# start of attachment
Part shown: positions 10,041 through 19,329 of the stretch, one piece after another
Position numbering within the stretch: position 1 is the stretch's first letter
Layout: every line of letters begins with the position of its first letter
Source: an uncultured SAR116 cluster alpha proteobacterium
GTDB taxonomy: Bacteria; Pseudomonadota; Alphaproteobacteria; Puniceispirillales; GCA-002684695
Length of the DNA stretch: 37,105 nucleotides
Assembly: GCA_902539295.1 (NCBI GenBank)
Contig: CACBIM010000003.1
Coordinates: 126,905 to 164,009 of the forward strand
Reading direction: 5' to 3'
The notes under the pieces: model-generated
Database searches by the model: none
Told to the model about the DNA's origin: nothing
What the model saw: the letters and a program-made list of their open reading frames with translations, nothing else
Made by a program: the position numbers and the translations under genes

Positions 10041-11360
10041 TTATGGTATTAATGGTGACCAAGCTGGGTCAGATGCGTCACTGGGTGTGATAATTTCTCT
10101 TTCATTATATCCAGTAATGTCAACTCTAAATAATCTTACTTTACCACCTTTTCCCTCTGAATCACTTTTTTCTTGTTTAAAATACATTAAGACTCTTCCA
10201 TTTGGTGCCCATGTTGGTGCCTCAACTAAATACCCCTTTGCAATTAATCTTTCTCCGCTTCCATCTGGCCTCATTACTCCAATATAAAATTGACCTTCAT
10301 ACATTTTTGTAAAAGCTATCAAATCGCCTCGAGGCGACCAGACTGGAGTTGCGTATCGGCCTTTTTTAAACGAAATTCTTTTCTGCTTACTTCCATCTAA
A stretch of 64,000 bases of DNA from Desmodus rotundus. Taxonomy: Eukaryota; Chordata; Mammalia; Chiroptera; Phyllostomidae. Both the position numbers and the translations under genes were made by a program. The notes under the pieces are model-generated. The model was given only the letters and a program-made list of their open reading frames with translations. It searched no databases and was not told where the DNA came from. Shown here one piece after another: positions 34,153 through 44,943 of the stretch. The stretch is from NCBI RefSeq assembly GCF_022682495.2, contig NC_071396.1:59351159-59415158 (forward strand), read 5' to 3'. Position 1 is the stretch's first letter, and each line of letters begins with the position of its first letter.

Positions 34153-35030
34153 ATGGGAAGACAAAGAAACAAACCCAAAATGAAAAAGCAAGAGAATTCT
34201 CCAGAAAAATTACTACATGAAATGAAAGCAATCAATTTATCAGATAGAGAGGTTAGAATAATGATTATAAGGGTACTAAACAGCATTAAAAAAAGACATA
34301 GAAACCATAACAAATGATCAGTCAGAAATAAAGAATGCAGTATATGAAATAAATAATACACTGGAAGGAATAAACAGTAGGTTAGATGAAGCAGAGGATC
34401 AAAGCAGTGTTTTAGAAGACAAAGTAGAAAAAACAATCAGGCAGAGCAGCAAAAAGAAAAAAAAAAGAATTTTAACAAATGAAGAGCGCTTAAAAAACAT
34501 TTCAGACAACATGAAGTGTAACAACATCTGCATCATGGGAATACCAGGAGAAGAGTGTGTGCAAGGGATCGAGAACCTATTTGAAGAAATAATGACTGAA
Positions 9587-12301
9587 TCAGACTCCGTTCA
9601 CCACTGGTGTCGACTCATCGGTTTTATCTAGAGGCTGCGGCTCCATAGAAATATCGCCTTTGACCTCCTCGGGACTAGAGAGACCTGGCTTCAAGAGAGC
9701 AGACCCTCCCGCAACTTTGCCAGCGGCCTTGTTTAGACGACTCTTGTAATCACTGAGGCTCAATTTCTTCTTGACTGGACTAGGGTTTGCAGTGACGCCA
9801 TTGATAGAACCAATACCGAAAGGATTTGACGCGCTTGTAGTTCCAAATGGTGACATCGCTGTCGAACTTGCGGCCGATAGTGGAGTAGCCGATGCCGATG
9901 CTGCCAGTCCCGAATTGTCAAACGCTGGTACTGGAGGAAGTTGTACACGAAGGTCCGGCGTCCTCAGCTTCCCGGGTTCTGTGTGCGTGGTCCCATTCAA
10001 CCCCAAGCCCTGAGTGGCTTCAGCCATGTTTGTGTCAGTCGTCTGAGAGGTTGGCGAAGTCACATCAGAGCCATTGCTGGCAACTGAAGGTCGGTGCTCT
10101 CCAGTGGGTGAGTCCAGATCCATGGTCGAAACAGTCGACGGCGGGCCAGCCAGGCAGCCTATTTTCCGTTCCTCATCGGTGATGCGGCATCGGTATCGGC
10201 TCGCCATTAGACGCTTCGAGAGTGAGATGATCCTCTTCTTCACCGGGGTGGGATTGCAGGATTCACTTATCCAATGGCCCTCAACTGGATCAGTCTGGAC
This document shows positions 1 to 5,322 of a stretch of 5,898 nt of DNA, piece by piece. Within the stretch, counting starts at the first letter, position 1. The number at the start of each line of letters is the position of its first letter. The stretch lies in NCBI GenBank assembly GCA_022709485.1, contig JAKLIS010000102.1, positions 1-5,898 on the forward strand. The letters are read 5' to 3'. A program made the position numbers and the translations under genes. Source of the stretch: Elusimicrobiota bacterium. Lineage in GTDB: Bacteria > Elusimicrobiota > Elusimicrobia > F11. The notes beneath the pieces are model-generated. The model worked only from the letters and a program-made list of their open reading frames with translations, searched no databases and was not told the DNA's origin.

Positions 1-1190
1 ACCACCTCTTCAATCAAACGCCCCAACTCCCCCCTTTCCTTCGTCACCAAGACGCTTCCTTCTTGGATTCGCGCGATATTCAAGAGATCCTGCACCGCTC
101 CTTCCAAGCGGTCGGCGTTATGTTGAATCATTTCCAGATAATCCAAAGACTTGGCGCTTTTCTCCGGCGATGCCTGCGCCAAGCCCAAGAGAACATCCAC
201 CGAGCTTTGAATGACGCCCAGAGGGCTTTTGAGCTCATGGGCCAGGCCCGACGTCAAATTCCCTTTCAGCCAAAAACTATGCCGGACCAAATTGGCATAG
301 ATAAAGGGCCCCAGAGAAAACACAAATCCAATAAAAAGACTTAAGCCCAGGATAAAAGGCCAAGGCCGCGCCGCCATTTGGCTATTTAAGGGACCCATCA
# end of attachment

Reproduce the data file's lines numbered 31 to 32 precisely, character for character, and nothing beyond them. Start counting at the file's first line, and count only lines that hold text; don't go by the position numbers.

9701 AGACCCTCCCGCAACTTTGCCAGCGGCCTTGTTTAGACGACTCTTGTAATCACTGAGGCTCAATTTCTTCTTGACTGGACTAGGGTTTGCAGTGACGCCA
9801 TTGATAGAACCAATACCGAAAGGATTTGACGCGCTTGTAGTTCCAAATGGTGACATCGCTGTCGAACTTGCGGCCGATAGTGGAGTAGCCGATGCCGATG